Understanding DDoS, other forms of cyber attacks

 

The digital age is bringing not just a roster of amazing conveniences but a host of serious threats as well, targeting not just consumers, but more often, businesses.

By now, everyone must already be familiar with the term ‘cyber attack’ and its serious implications to affected parties. Globally, the annual cost of cybercrime is estimated by research company Juniper Research to reach $2.1 trillion by 2019 from an average of about $500 billion a year from 2013 to 2015.

Today, one of the most destructive cyber threats targeting organizations and corporations worldwide is what is called as DDoS or distributed denial of service. It is a form of cyber attack wherein an online service is disrupted or rendered unavailable after attackers bombard it with unnecessary traffic from numerous sources.

To make it simple, it is like online kidnapping, as a website is made unavailable and the attackers demand money from the affected business or organization so that they would discontinue the attack and make the site functional again.

Continent 8 Technologies Chief Development Officer Nick Nally

Serious impact
“DDoS attacks are getting larger,” said Nick Nally, chief development officer of Continent 8 Technologies, a global information and communication technologies firm that specializes in resolving and preventing cyber attacks.

“There is so far a 25% increase in cyber attacks volume compared to a year ago,” Nally revealed. He explained that DDoS attacks are particularly threating businesses’ revenue, reputation, and trustworthiness. “More than the costs, the intangible effects like erosion of corporate reputation are more important.”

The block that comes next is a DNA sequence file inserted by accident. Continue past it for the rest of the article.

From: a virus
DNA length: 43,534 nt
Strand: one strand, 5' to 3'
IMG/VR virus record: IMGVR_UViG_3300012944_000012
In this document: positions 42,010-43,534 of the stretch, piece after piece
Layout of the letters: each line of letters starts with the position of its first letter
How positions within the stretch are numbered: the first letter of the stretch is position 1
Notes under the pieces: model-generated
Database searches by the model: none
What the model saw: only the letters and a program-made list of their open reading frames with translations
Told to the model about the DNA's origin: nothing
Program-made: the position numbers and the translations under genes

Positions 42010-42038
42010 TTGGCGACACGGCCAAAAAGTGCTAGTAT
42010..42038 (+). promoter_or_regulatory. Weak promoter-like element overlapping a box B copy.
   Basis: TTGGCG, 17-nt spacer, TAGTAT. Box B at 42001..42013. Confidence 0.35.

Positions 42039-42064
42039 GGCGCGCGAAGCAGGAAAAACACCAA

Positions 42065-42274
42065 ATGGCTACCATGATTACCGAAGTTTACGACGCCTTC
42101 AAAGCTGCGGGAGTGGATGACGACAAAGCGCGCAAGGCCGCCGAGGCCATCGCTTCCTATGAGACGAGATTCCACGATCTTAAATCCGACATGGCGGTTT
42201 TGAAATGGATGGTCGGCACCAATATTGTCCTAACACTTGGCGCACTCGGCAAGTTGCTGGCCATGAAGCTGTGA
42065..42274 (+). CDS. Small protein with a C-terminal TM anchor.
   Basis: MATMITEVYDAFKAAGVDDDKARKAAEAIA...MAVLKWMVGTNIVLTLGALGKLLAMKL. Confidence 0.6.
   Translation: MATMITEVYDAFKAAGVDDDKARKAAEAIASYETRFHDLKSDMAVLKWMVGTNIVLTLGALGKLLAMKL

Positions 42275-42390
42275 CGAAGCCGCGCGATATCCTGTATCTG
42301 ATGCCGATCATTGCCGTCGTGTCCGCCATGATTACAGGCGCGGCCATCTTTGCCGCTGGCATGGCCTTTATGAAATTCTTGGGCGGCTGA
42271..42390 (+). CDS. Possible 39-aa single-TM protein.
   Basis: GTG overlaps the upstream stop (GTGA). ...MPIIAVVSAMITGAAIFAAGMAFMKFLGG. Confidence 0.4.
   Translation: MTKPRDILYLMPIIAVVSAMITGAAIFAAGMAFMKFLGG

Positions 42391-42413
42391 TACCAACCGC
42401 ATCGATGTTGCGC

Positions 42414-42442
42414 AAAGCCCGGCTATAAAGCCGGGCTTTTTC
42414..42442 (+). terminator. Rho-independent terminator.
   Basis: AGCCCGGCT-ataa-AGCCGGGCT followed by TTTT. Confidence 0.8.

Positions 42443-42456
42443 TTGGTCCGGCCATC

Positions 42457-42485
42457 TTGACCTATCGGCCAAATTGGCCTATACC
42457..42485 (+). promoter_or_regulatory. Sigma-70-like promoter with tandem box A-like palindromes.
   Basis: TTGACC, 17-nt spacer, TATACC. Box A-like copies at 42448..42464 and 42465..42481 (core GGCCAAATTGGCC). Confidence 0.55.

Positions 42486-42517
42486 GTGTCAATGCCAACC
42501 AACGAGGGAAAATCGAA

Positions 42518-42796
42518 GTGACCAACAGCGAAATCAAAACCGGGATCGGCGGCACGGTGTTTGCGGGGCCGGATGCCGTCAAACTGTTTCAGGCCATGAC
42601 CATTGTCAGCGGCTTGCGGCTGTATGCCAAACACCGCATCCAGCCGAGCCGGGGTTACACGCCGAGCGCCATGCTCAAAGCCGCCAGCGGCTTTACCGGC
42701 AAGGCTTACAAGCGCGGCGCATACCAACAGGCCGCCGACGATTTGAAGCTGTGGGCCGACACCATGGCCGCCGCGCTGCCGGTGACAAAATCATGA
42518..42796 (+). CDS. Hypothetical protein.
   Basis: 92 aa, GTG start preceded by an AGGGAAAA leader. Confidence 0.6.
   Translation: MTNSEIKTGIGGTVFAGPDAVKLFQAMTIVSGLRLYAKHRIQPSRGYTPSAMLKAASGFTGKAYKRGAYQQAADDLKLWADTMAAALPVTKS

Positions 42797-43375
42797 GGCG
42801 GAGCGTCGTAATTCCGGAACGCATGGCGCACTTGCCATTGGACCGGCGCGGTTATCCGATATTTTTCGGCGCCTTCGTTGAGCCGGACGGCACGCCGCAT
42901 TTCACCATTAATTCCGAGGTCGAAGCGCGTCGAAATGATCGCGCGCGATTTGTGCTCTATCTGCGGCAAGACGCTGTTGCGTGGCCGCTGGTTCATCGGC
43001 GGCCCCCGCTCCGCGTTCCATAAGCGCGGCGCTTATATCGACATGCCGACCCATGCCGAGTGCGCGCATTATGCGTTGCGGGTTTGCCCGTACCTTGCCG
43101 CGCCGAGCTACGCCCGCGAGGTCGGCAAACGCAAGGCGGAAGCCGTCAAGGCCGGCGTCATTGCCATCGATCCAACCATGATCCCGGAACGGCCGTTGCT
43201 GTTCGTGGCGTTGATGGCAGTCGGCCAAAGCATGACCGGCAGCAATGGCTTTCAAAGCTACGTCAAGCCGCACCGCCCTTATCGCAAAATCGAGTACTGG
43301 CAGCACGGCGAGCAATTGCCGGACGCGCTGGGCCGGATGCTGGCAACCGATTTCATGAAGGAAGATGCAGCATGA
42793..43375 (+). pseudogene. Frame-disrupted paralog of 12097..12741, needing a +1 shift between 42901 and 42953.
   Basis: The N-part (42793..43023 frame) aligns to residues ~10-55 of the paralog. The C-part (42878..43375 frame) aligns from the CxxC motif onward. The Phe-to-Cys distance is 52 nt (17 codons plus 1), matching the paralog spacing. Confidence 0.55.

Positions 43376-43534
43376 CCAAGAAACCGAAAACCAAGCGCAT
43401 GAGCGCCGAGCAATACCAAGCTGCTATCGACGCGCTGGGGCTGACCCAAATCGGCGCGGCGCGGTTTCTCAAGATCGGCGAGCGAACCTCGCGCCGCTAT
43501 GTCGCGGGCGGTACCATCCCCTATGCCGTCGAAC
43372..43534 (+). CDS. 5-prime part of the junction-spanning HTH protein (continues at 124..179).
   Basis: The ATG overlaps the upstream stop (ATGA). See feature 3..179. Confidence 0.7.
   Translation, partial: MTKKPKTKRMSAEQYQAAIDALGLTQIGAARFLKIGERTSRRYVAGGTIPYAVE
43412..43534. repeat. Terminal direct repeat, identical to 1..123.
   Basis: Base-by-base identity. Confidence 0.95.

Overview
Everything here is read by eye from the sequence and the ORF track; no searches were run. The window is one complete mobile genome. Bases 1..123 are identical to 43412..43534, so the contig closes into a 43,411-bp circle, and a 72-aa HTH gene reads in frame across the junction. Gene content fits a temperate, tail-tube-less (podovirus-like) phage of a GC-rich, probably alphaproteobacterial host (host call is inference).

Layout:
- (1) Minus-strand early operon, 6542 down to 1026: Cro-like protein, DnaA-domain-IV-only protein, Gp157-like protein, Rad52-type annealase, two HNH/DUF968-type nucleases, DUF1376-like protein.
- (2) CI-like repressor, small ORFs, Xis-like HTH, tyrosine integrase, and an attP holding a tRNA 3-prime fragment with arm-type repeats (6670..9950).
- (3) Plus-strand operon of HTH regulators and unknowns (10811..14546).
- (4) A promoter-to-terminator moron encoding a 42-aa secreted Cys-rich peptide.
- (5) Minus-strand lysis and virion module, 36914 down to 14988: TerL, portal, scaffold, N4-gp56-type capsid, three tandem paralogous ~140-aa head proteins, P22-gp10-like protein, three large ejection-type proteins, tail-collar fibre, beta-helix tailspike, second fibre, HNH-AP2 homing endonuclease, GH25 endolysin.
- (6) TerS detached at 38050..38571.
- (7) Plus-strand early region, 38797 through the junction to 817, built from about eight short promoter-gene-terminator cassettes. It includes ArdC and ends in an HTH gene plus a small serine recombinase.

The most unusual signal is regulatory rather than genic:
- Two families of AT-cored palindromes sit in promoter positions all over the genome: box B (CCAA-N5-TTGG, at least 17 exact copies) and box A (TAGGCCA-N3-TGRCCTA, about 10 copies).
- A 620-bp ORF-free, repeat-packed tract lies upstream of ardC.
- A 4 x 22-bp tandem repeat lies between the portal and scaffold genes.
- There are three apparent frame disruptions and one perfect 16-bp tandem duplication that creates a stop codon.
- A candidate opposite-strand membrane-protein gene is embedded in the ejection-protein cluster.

Nally disclosed the industries that are most affected by threats of DDoS attacks globally—financial services, web hosting, and government agencies (42%), e-Commerce (37%), and gaming (36%).

Companies in the U.S., China, and France are likely to be targets most, although the threat is also high in the Philippines and other developing countries. Attack sources usually come from the U.S., South Africa, and Canada, but Nally explained that this does not mean the attackers come from those nations. He said that many compromised PCs that are used by attackers as host could be located in those areas, although those cyber criminals may be based elsewhere and are cautious of possibly getting tracked.

 

What to do?
Businesses, which are the primary targets of DDoS attacks should put preventive systems in place to avoid getting hit. This is because according to experts, once a site is compromised by DDoS, it may almost be impossible to get rid of the problem for good as attackers are still holding control even after the victim has agreed to pay ransom.

IPC partners with Continent 8 to provide enhanced cybersecurity service to local businesses. In photo (from left): IPC Director for Marketing and Digital Innovation Niño Valmonte, IPC Chief Operating Officer Dave de Leon, Continent 8 Co-Founder and CEO Michael Tobin, and Nally

In this mess, prevention is still much better than cure. The experts always recommend getting the services of a DDoS mitigation services provider, like IP Converge Data Services (IPC), a pioneer in this niche service. For its offered protection, IPC provides dedicated internet access to customers through its robust network infrastructure.

Recently, IPC has also announced a team-up with Continent 8 Technologies, which has offices in North America and Europe. “This partnership will offer Philippine enterprise highly sophisticated, yet easy to deploy security solutions with truly localized support,” said IPC Chief Operating Officer David de Leon.

To learn more about how companies and organizations can protect their online platforms against DDoS attacks, visit http://ipc.ph/en/ddos.

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